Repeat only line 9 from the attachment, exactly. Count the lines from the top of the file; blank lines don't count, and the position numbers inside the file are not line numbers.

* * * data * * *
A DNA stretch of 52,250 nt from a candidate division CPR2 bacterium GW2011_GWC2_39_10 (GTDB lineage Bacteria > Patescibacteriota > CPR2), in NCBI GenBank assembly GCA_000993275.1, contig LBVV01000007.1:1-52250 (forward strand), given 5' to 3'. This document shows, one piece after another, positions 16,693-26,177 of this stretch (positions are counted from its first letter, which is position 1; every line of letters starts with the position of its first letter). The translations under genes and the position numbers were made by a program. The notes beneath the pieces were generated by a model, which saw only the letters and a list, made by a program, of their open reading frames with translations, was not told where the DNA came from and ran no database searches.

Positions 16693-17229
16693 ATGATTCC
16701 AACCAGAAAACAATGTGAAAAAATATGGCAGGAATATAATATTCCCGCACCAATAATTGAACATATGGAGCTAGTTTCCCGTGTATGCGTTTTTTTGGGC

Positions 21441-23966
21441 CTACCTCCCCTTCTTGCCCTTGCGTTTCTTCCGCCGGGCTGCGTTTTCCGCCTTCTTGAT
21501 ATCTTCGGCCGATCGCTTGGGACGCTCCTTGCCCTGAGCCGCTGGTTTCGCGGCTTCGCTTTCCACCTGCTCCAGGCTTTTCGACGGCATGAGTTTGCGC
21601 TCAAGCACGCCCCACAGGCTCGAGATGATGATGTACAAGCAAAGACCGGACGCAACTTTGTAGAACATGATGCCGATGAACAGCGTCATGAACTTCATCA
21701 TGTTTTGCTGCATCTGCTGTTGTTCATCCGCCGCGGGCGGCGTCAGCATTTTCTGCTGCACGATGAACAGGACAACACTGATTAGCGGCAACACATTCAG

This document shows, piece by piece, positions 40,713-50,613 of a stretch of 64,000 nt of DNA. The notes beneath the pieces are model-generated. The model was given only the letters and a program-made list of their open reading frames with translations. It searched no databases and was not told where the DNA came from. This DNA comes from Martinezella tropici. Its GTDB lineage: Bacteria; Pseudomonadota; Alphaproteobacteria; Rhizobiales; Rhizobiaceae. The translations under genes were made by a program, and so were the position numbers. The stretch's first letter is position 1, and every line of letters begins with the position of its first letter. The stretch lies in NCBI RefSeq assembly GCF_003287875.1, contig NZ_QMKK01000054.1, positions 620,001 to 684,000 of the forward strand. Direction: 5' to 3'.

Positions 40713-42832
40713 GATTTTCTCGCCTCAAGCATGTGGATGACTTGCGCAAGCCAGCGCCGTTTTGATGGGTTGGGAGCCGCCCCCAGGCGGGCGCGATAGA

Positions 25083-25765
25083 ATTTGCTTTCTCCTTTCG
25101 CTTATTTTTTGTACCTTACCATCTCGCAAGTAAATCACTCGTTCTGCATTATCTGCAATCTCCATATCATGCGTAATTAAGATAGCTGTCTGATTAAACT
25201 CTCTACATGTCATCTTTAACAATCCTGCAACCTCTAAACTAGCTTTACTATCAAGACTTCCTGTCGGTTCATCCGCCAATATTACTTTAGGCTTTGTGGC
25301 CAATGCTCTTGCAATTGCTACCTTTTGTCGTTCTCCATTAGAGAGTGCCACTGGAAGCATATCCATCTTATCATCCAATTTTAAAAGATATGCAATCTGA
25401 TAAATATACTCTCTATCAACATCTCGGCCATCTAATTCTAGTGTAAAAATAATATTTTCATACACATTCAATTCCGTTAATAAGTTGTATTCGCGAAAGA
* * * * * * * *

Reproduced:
21701 TGTTTTGCTGCATCTGCTGTTGTTCATCCGCCGCGGGCGGCGTCAGCATTTTCTGCTGCACGATGAACAGGACAACACTGATTAGCGGCAACACATTCAG